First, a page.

Originally Published: June 10, 2013 6 a.m.
PRESCOTT - Life moves pretty fast on Whiskey Row.
It's no different for the Arts Prescott Cooperative Gallery, which celebrates 19 years in business. The local coop was founded in 1994 and has rarely ever had a chance to look back. But they are this month.
In June, the gallery hosts a special show featuring art created by many of their members. The show, themed "Colors of Summer," can currently be found at the gallery, located at 134 South Montezuma Street, throughout the month of June.
Clay artist Janet Childress, one of the gallery's founding members, said the cooperative first began meeting in 1994 in the garage of a member's home. Later that year they moved to their first location in Prescott, then to their current location on Whiskey Row approximately six months later.
"I had been in a coop in Boulder, Colo., for 13 years and knew what it all entailed. We started our business down the street. It was a small little gallery. We got organized and started," Childress said. "At Christmastime that year, I saw there was a real estate company that had gone bankrupt. I jumped in my car because it sounded like it might be on Whiskey Row. It was right Whiskey Row."
Prior to opening, Childress said the town had gone without an artists coop, featuring locally produced fine art and handmade items, for a number of years.
Artist Linne Thomas, a painter and founding member, said volunteers worked long hours to prepare the gallery before it could open for business.
"We had renovated the other gallery, put in new carpeting, scraped down the walls, and months later did the same to this building," Thomas said. "All the artists get their own space. We have space limitations for different media and, once you're juried in, how you use that space is really up to you."
The gallery also grew from 20 members to 30 upon their move to Whiskey Row. There are currently 24 members at the gallery, whose work can be found within the large retail space.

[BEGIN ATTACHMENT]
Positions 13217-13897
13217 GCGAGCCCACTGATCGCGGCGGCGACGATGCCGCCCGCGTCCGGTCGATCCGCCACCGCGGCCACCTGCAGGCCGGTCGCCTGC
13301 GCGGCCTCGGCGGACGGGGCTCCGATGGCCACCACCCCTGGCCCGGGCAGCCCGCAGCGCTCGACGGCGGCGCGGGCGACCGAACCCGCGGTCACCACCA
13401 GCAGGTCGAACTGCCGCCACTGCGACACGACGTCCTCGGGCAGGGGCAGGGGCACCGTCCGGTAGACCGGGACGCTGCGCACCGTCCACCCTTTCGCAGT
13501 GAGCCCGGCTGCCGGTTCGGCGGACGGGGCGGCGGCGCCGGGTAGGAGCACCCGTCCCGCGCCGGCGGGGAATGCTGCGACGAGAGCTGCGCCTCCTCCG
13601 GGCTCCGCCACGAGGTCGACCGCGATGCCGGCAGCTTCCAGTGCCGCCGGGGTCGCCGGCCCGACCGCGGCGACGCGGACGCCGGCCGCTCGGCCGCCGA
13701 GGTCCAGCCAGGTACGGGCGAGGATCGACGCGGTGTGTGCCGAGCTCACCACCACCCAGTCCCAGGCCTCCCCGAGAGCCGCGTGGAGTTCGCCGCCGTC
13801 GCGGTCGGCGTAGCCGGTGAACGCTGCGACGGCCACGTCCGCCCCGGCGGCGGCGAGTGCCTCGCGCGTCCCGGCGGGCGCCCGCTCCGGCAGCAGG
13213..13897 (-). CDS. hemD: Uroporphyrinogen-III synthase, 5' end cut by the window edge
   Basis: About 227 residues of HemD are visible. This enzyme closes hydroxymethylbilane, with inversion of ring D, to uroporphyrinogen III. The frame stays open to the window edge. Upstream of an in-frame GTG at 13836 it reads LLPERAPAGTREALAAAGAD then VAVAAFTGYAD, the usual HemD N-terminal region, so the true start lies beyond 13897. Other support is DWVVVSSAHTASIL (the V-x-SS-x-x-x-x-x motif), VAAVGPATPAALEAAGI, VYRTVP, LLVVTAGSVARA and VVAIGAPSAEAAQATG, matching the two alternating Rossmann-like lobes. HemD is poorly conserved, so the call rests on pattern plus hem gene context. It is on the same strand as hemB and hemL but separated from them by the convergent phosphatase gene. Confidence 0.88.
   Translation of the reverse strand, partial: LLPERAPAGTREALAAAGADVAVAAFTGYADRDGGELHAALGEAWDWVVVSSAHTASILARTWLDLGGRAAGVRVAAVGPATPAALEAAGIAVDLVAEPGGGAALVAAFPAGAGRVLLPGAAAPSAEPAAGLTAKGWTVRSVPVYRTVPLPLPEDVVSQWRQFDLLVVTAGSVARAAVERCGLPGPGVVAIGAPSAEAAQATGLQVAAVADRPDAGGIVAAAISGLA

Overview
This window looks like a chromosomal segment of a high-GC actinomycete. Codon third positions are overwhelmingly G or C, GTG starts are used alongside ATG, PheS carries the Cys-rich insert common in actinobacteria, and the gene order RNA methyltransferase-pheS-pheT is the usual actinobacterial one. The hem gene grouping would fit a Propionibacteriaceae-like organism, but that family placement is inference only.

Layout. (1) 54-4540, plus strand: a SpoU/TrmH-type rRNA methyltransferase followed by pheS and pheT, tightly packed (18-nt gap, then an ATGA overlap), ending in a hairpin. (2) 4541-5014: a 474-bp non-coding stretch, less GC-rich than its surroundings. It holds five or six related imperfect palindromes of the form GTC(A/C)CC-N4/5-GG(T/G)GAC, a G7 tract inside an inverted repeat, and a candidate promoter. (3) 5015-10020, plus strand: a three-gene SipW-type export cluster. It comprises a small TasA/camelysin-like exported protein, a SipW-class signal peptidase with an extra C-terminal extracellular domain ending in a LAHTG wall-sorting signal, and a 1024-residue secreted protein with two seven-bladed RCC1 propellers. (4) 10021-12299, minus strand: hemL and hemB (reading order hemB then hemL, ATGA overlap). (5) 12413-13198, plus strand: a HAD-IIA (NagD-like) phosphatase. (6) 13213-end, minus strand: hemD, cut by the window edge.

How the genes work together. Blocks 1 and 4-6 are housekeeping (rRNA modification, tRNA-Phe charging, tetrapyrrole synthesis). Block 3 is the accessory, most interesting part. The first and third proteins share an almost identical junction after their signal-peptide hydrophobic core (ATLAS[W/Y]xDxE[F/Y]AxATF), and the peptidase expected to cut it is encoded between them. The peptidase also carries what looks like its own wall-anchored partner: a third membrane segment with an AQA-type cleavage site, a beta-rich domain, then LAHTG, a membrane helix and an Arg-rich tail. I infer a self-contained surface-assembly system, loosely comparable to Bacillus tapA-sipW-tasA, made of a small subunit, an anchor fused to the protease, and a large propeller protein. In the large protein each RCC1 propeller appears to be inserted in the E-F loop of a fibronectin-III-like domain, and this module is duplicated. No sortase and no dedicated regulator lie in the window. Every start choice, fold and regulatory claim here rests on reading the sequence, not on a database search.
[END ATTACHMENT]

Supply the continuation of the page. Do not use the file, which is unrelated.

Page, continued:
"A lot of our artists have taught at the local colleges here, too. They're quite well known in the community," said jewelry maker Lana Ante.
Criteria for artists under consideration for gallery space include that the artist's work must be different than other art at the gallery; the artist must live within a 50-mile radius and be able to work in the gallery.
"We're always looking for someone with bookkeeping skills, but with artists that can be kind of rare. We also want people who play well with others, which is very important because they become an actual shareholder," Thomas said.
Melody McConaughy, who works in recycled materials, said the gallery reflects the financial pulse for retailers in Prescott.
"If we're doing well, the rest of the town is probably doing well. If we're slow, then there are other people probably going out of business or barely making it. We have an ideal location, lower prices, longevity and we're very stable financially," McConaughy said.
Besides selling their work, the gallery also hosts fundraisers for community organizations every year.
Glass artist and jewelry Vanessa Tamarin moved to Prescott from Los Angeles specifically to be a part of the gallery.
"I was told I'd have a position if I moved here, so I packed up my son and myself and bought a house. It took me six months to build my studio and joined the gallery in January of 1995. The house is almost paid for and the son is an adult," Tamarin said.
The Arts Prescott Cooperative Gallery can be found online at www.artsprescott.com.
Whitehurst on Twitter @pwdcourier.